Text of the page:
Ono sounds delighted to stand at the prow of this juggernaut.
The original Plastic Ono band is one of the great rock bands ever assembled, and the original Yoko Ono/Plastic Ono Band is one of the great rock records. You’d be forgiven for skipping it given the gauntlet of worry, chaos and horror Yoko Ono puts us through as a singer, but Klaus Voormann and Ringo Starr form a harder rhythm section together than Starr ever did with Paul McCartney, and John Lennon’s guitar is sympatico with Ono’s vocals, predicting and approximating her shrieks and wails, the two intimately symbiotic as only a couple can be.
The Plastic Ono Band returns on 2009’s Between My Head and the Sky, the family business now in the hands of Yoko’s son Sean, who backs up his mother with muscle and grace. The rest of the collaborators are mostly Japanese: Cibo Matto’s Yuka Honda, po-mo pop tinkerer Cornelius, various session cats. Starr and Voormann are absent, but it’s hard to imagine this album existing without Ono knowing she’s made great rock records in the past and feeling determined to make one again.
At its best, Between My Head and the Sky captures some of the same energy as Yoko Ono/Plastic Ono Band or the first disc of Fly. “Waiting for the D Train” and “Ask the Elephant” are art-schooled, monochrome funk-dub, the sort of rock ’n’ roll New Yorkers once exhibited in the lofts they inherited from Ono and her Fluxus cohorts. “Calling” finds Ono digging into the Beatles’ book of tricks, as she did on her magnificent pop album Season of Glass, coming up with a trip-hop approximation of “Tomorrow Never Knows.”
As usual, Ono sounds delighted to stand at the prow of this juggernaut. Her vocalizations on “Waiting for the D Train” turn the act of waiting at the station into a series of mishaps, stray thoughts, and orgasms. “Ask the Elephant” is hilarious, finding Ono insulted by both an elephant and a window and channeling some of the same hostility towards the mundanities of life as we hear on Talking Heads’ “Animals.” Her gentle seaside piano ballads, like “Memory of Footsteps” and “I’m Going Away Smiling,” are no less touching than songs like “Toyboat” from which they’re descended.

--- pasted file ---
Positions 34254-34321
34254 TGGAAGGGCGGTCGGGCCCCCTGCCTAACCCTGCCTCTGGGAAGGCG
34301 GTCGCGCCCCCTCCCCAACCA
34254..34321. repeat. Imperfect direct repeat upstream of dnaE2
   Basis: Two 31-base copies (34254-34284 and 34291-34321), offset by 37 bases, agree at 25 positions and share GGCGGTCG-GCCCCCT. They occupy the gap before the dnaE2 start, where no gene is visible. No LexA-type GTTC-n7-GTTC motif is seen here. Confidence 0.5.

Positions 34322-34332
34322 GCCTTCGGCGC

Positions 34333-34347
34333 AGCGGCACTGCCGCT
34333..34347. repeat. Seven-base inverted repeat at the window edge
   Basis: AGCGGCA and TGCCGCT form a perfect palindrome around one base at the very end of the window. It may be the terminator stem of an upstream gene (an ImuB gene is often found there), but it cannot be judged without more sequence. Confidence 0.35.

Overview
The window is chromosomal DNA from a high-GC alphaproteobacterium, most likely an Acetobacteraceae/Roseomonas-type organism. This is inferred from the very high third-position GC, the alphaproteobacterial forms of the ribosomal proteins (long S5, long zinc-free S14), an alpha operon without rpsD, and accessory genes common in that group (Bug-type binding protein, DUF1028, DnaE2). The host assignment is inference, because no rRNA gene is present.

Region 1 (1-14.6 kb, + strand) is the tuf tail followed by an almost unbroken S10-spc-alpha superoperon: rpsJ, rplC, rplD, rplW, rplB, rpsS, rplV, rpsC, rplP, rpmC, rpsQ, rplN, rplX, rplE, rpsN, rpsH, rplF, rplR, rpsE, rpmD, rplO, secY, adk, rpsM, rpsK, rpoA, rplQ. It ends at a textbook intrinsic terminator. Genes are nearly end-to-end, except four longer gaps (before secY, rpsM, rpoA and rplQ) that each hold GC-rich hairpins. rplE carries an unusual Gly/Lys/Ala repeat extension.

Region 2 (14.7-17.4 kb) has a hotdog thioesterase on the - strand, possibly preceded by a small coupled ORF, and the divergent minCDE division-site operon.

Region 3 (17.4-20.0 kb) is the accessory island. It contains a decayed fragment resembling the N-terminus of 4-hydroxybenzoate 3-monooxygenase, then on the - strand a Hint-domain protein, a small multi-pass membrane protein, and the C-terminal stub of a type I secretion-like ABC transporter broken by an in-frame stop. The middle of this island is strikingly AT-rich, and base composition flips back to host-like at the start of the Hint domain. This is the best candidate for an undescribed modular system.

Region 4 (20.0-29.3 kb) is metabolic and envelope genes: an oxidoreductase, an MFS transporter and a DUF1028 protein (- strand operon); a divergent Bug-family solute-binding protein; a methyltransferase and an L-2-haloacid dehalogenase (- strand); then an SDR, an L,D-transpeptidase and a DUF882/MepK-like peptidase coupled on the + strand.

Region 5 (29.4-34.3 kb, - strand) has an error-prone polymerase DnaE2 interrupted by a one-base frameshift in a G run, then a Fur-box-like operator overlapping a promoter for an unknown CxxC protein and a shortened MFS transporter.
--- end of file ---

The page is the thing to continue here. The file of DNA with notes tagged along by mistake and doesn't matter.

A whole album of songs like these could be stellar. But while Plastic Ono Band was a product of the vinyl era, this is a CD-era release, so it’s crowded with bonus tracks, filler tracks, and tracks that do the same things as other tracks but not as well. Whereas on “Waiting for the D Train”Yoko uses her yelps and screams to communicate the topsy-turviness of modern life, her grunts on “Moving Mountains” simply hang in the mix doing nothing. And while “Feel The Sand” is a nice guided meditation, “Healing” uses the same backdrop of willowy guitar to project her nonsensical musings on the state of the world. “We need action,” she says, refreshingly, before closing the loop and contradicting herself: “…and the action is peace.”
It’s hard to shake the sense that this is more a vehicle for the return of the Plastic Ono Band than a unified work of art making good use of it. An album of just Ono and a crack rock band without digressions like “The Sun Is Down!,” a bit of indie-disco as dated to 2009 as Starpeace was to 1985, could be magic. I’d say she needs a good editor, but the production on Between My Head and the Sky is credited to Sean. Can you imagine telling your mother she needs to cut down her album?